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Government to report striking junior doctors to police

Young doctors gather in the streets of Yeouido, central Seoul, on Aug. 14 to protest the administration's new medical legislation. (Kim Arin/The Korea Herald)
Young doctors gather in the streets of Yeouido, central Seoul, on Aug. 14 to protest the administration's new medical legislation. (Kim Arin/The Korea Herald)

The Korean government said Thursday they would report striking junior doctors to police, after they defied back-to-work orders issued the previous day.

The Ministry of Health and Welfare said in a news briefing Thursday morning that the doctors’ noncompliance with the administrative orders would result in up to three years in jail or a fine of 30 million won ($25,300). They may be stripped of their licenses to practice as well.

“We inspected about 20 hospitals Wednesday to find some 358 interns and residents have taken a leave of absence. Those refusing to follow the orders to return to work will be reported to police accordingly,” said Yoon Tae-ho, the ministry’s director general for public health policy.

So far, no major disruptions to medical services have been reported, he added.

The warnings come after the ministry reported the doctors to the Fair Trade Commission on Wednesday, claiming their collective decision to walk out amounted to an “improper limitation of practices.” Following the report, the commission’s officials searched the Korean Medical Association’s office in Yongsan, central Seoul, in the afternoon of the same day.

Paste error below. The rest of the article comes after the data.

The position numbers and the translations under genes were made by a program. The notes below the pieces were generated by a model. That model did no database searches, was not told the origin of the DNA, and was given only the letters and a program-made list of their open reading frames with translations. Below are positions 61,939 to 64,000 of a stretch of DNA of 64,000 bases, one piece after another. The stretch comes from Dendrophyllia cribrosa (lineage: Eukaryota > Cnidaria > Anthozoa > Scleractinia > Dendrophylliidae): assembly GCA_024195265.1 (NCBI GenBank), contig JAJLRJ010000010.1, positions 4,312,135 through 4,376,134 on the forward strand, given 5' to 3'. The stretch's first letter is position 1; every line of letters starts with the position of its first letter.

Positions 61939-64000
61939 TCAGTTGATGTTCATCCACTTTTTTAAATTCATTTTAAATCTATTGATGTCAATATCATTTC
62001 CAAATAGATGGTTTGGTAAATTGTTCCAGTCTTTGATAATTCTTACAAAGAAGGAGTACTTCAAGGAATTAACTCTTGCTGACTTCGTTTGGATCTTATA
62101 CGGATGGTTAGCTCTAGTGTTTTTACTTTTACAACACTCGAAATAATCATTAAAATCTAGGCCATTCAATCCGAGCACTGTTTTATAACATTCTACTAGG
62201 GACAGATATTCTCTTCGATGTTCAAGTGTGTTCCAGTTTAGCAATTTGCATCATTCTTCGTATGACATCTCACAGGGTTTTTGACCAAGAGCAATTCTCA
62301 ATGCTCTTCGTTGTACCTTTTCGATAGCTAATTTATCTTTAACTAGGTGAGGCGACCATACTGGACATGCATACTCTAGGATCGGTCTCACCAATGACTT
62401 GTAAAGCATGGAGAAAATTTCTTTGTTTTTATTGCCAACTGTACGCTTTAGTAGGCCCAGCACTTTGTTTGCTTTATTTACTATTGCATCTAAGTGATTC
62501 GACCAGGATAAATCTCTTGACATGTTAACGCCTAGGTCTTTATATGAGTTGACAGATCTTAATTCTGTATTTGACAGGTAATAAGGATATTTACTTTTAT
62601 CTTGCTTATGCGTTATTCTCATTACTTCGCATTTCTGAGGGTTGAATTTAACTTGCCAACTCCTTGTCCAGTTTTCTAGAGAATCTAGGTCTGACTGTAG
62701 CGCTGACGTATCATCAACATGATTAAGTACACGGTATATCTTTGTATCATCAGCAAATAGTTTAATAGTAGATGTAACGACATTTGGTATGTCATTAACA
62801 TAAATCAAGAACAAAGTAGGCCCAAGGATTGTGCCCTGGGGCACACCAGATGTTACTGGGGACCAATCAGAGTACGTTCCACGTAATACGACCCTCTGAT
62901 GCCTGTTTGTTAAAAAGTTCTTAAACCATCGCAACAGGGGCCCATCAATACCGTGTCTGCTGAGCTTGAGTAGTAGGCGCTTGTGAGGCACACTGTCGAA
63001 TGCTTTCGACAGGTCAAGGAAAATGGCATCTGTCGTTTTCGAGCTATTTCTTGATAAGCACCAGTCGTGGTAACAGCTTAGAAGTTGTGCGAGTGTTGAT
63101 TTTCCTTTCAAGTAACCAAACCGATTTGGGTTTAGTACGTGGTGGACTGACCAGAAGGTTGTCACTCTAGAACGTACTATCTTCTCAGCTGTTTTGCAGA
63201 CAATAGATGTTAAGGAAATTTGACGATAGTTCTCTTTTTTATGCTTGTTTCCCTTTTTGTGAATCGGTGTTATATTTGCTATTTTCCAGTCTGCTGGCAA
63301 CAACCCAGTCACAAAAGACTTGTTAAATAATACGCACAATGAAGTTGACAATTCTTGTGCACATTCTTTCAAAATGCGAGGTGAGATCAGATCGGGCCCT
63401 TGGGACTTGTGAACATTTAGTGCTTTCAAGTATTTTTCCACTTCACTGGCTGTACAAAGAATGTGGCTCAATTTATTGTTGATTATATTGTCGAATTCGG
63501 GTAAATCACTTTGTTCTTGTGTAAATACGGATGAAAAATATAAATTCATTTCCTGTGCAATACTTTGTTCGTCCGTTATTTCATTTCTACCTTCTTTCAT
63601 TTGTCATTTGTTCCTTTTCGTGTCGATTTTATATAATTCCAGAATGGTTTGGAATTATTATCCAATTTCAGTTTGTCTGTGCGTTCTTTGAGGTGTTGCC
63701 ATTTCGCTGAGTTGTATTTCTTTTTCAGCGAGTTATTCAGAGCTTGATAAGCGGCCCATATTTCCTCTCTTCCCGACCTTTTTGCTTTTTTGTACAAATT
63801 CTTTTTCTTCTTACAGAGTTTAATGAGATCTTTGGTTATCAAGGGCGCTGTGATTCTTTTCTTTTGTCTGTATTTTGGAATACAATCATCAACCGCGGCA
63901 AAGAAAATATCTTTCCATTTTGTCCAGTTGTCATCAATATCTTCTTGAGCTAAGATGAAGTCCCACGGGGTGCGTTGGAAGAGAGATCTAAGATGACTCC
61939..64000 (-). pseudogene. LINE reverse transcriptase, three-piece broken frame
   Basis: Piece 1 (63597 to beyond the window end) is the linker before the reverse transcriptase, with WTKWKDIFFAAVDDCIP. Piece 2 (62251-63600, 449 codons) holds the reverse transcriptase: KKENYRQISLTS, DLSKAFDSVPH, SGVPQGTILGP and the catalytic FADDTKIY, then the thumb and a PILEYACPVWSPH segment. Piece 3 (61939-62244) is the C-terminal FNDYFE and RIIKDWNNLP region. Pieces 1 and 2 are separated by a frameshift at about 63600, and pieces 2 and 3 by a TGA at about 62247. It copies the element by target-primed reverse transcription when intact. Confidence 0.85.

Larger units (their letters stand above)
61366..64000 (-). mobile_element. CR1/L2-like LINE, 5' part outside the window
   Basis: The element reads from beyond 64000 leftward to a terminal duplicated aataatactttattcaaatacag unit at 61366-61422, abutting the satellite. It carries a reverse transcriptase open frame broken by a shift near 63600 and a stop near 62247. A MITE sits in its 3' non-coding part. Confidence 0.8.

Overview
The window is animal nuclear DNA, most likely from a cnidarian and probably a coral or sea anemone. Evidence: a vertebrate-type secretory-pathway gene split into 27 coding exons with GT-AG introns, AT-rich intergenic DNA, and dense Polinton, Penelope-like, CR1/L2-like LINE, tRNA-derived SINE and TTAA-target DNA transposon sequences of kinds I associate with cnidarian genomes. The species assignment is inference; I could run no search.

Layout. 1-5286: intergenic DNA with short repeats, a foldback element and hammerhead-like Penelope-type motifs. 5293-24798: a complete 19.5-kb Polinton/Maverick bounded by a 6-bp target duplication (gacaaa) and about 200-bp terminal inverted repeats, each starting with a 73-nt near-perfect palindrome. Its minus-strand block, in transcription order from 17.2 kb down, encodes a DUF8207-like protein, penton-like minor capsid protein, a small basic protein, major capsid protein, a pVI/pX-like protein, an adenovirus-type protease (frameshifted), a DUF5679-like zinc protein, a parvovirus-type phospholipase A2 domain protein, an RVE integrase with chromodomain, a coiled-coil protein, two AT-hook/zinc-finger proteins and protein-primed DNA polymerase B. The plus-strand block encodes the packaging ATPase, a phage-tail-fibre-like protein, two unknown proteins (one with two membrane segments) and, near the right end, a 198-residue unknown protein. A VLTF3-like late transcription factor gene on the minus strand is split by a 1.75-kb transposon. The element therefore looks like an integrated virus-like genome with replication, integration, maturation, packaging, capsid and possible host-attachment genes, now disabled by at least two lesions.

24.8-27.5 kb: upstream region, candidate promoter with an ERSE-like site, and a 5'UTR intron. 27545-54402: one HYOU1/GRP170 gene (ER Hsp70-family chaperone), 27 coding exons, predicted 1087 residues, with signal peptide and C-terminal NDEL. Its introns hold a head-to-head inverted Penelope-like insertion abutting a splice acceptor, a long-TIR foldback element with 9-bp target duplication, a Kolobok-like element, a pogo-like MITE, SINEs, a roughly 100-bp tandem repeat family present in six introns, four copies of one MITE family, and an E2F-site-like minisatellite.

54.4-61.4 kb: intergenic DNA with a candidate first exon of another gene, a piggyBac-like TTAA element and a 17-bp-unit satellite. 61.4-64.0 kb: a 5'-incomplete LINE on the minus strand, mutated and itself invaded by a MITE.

Despite the growing pressure from the government, the young doctors remain defiant. After the ministry ordered the striking doctors to return to work Wednesday, some of them offered to resign from their hospitals. The ministry said, however, the resignations from work were also considered concerted activities and would be subject to punishment.

Thursday marks the seventh day since doctors in training went on a strike without an end date. While they have vowed not to opt out of COVID-19 duties, and that essential staff would remain in place, worries of possible disruptions in health care services are growing.

According to government data, 58.3 percent, or 5,995 out of 10,277 doctors who are still interns and residents, said they would take part in the strike as of Wednesday. Joining the strike action, around 10 percent of local clinics said they would close or limit service hours from Wednesday to Friday.

President Moon Jae-in once again warned of “stern measures” against the doctors on Thursday, saying that “laws and principles must be upheld.” 

“Doctors walking off jobs (during the coronavirus crisis) are comparable to soldiers deserting the battlefield in the middle of a war,” he said. 

By Kim Arin (arin@heraldcorp.com)
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